Bohemian Rhapsody (dir.
Bryan Singer Dexter Fletcher, 2018) – In 1970, Freddie Mercury, Brian May, Roger Taylor, and John Deacon take the stage by storm with the formation of Queen.
Bohemian Rhapsody pays tribute not just to Freddie Mercury but Queen and their music, keeping the spirit of the legendary band alive.
Bohemian Rhapsody could have gone the obvious direction, massively drawing upon the darker recesses of Freddie Mercury’s arduous life. But he deserves better. Defined by much more than his personal tragedies, the Queen frontman was ultimately the legend who changed the lives of many with his immortal music and inspiring tenacity.
Writer Anthony McCarten and director Dexter Fletcher (shall we all refuse to acknowledge Singer) fortunately recognised this. While never avoiding Mercury’s struggle with the pressure of his celebrity and sexuality, they neither dwelt on nor exploited it. Instead, the limelight rightfully falls on his many triumphs, be it in his defiance against Queen’s detractors or his inspired penning of the titular magnum opus.
It is a deeply moving tribute, though not all chapters are truthful. Queen’s backstory was reduced to a serendipitous encounter, as was Mercury’s meeting of his long-term partners Jim Hutton (Aaron McCusker) and Mary Austin (Lucy Boynton). His short-lived solo career and breakaway from his band was grossly exaggerated as well.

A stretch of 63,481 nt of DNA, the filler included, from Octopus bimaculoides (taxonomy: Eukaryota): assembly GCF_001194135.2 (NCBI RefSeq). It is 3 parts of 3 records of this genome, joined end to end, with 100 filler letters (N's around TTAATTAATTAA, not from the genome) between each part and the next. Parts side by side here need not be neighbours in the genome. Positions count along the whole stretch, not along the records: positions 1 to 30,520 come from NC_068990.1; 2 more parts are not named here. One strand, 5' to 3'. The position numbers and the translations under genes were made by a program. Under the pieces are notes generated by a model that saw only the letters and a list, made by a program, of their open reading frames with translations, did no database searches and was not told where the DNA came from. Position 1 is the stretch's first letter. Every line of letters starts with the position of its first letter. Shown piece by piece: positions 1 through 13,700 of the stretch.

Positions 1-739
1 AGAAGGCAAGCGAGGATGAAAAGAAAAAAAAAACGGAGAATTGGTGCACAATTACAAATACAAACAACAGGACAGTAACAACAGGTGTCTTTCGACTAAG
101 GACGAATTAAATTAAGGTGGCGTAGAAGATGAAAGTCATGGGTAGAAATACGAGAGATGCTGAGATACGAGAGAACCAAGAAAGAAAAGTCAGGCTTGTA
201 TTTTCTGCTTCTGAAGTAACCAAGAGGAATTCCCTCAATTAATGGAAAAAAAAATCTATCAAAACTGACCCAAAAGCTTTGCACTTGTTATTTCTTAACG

Pedantic EMI producer Ray Foster (Mike Myers) was mostly fiction. And far from a reunion, Live Aid was the culmination of many months on tour. Such artistic license regrettably feels deceitful and incidentally, leaves the band’s wilder days behind. (We really wouldn’t mind seeing Mercury hang out with Princess Diana.)
But as a result, there is greater focus on their incredible music. This is of course the highlight. Seeing Queen come together and stomp forth brings about an indescribable euphoria for fans like myself, who have grown up with their enduring songs.
Immense moments are brilliantly re-imagined for the big screen, as we witness the gestation of to-be giant anthems and unseen studio sessions. Above all, the faithful recreation of the historic Live Aid concert turned out as both visually and aurally stirring.
Much and not enough is said about Rami Malek’s portrayal of the icon. The actor, with his heartfelt honesty, vanishes behind the real-world singer. From his outward flamboyance to private sensitivities, he embodies the spirit of Freddie Mercury entirely. In his search for a sense of belonging, the sincere performance strikes a chord with anyone who has ever shared Mercury’s dreams and strifes.
His band mates deserve every other praise left to give, their credibility extending far beyond looks and mannerisms. In large part due to this strong cast, Bohemian Rhapsody feels genuine as a whole. It captures the best of not just Freddie Mercury but his family, both by blood and by choice; they, who had helped him grow into the man that he was, unknowingly or otherwise.
At the end that we very well know, the respectful retelling of Mercury’s AIDS contraction never lets the disease define him. Instead, the layered biopic chooses to home in on some of the quartet’s most wondrous musical moments in grand scale, lending deeper meaning to their beautiful lyrics.
The relative optimism appears deliberate, and is welcome. In earnestly celebrating what made Queen who they were, and are, Bohemian Rhapsody truly ignites a spectacular kind of magic.